When to Neuter a Dog
The prevailing wisdom when it comes to neutering dogs is to get the deed done at about six months of age. This avoids some of the unhealthy side effects of neutering young, while nipping burgeoning teenage behavior in the bud. However, there is a growing movement among dog fanciers to push that age back to a year old or even longer. Keeping an intact male dog is a great responsibility, and not for everyone. This article covers the pros and cons of neutering a dog at various ages, and will hopefully help you decide when to send your own pup under the knife.
What is Neutering?
That may seem like a silly question, but the truth is many pet owners do not understand the process of neutering an animal, or the effect the procedure has on their dog's growth, health, and temperament.
Neutering is the removal of male sex organs, more specifically the testes. Without testicles, a dog can no longer produce sperm and testosterone, eliminating his ability to reproduce and drastically reshaping his mental chemistry. Neutering is primarily performed to halt population growth in an already saturated species, but is also valued for preventing health problems and behavioral issues.
What Does Neutering Do To A Dog?
The effect neutering will have on a dog depends a good deal on what age the dog is castrated. Scientific studies have found that early neuters- performed at about eight weeks of age, have roughly the same impact on a dog's development as neutering at six months. Cutting off the testosterone in a pup's system can produce a slightly larger adult. Neutering reduces a dog's desire to roam, mark, and hump, and can cut aggression toward other dogs. Obviously, neutering also protects against testicular cancer, which is very common in dogs.
So Why Wait?
Most owners should have their dog neutered at six months of age. Shelters often neuter at eight weeks to ensure it gets done, and frankly, the general population have not proven themselves to be reliable when it comes to preventing puppies. The risks for most dogs are outweighed by the hassle of owning an intact male.
However, if you know for a fact that you can handle living with an un-neutered male, it may be beneficial to wait another full year before having the procedure done. This is especially true for large breed dogs, who don't finish growing until they are almost two. The growth of bones is slowed by testosterone levels- meaning a dog neutered before he is fully grown will actually have longer bones than he would otherwise. This can lead to joint and bone problems later in life. In fact, many owners active in agility and other dog sports wait until the dog is at least two for this very reason.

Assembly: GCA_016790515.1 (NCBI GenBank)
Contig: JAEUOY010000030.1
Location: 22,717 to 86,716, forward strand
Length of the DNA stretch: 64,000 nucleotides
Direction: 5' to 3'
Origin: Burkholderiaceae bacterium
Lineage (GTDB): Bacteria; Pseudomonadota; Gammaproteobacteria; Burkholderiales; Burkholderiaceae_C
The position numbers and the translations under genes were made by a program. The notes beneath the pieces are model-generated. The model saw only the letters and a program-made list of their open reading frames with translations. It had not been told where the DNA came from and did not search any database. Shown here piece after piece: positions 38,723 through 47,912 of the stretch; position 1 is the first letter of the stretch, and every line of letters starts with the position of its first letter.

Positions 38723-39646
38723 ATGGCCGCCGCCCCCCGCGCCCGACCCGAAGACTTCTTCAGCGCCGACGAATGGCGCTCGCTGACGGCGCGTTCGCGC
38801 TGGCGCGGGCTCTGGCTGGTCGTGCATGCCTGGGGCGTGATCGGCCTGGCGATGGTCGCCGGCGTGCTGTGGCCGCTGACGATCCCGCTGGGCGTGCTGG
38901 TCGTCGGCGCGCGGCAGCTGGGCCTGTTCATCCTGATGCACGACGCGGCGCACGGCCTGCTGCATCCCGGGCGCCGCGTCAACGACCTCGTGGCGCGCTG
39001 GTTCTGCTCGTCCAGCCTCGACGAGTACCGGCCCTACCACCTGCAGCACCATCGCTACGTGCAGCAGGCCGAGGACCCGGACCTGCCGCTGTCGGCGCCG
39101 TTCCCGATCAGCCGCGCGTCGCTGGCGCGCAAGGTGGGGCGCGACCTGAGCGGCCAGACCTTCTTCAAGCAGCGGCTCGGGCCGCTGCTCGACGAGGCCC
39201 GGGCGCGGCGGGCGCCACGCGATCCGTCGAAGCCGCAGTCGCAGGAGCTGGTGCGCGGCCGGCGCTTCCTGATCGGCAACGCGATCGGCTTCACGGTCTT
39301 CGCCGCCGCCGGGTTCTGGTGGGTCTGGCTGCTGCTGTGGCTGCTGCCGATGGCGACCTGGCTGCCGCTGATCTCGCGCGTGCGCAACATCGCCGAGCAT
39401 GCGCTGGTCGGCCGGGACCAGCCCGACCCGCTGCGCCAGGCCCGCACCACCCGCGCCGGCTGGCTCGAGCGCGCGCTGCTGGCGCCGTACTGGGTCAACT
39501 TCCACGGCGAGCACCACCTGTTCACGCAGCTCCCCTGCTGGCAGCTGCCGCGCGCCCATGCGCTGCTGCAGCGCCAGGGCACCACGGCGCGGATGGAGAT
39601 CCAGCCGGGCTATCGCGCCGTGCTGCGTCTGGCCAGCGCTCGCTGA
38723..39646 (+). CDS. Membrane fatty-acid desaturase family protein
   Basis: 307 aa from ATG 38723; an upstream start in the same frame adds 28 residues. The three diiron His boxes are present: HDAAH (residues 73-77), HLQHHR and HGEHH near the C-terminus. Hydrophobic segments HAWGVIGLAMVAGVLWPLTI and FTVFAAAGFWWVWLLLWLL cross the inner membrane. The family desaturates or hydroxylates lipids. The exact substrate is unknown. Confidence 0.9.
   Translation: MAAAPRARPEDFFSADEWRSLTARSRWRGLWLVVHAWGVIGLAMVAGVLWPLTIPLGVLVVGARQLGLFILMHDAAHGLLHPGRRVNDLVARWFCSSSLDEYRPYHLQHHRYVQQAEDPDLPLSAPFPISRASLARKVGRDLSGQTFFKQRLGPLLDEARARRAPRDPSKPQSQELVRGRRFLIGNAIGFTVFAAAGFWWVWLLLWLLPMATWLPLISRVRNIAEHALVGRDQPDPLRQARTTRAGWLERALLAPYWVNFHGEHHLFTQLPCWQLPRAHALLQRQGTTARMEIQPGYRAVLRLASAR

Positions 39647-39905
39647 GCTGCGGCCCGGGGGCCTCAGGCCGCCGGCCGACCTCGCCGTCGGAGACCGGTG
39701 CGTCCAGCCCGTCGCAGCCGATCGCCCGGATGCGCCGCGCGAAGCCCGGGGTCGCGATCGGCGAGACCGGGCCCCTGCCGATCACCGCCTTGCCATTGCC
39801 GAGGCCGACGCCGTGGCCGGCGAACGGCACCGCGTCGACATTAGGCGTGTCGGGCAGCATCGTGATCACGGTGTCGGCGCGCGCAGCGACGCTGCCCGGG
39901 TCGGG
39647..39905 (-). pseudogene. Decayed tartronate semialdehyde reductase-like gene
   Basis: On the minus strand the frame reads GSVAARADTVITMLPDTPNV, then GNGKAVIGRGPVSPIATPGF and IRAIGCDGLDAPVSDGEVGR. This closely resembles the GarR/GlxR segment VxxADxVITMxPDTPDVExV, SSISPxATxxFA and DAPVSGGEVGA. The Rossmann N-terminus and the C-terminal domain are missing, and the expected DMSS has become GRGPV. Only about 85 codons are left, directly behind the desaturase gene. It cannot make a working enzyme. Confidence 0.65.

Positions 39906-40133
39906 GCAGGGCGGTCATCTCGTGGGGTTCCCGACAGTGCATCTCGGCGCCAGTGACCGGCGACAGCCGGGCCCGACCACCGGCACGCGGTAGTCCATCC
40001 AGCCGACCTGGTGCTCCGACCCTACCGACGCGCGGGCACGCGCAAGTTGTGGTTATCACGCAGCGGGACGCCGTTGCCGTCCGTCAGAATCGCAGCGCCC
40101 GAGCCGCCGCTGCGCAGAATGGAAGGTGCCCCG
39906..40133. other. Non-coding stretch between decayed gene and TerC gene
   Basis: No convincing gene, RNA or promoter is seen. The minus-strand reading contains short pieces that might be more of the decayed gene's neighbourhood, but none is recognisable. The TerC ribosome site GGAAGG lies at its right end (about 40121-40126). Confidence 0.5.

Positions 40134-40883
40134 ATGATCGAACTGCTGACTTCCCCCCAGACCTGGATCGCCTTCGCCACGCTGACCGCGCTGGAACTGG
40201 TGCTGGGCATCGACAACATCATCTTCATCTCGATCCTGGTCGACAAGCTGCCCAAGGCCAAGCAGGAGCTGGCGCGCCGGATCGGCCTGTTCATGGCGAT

Neutered dogs also tend to be more obese than their intact counterparts. This can be managed with a proper diet, but it is nonetheless true that keeping an intact dog in shape is much easier.
Most of the behaviors supposedly solved by neutering (and anyone who knows dogs will tell you they frequently aren't,) can be more effectively managed through good training. A well-mannered dog will not hump, mark, or display excessive dog aggression. Roaming should never be an issue- dogs, and especially intact ones, should be leashed or in a fenced area for their own safety, not wandering unsupervised.
Ethically, I'm opposed to neutering before the dog has reached maturity. We would never castrate a thirteen year old boy to avoid all the headaches of puberty, so why take the lazy way out with a dog? I prefer dogs with an adult mindset to the lazy perma-puppies some neutered males become.
Again, waiting for a dog to mature before neutering is not for everyone. Plenty of dogs lose their manhood at six months old or earlier and live long, happy lives with their families. Being unable to take them to daycare or dog parks is, for many, reason enough to have it done. But, if you are really committed to giving your dog the chance to grow up as nature intended, then there's nothing wrong with waiting. With responsible management, it is perfectly possible to have a well-adjusted member of society at your side, while also giving him the chance to be a real dog.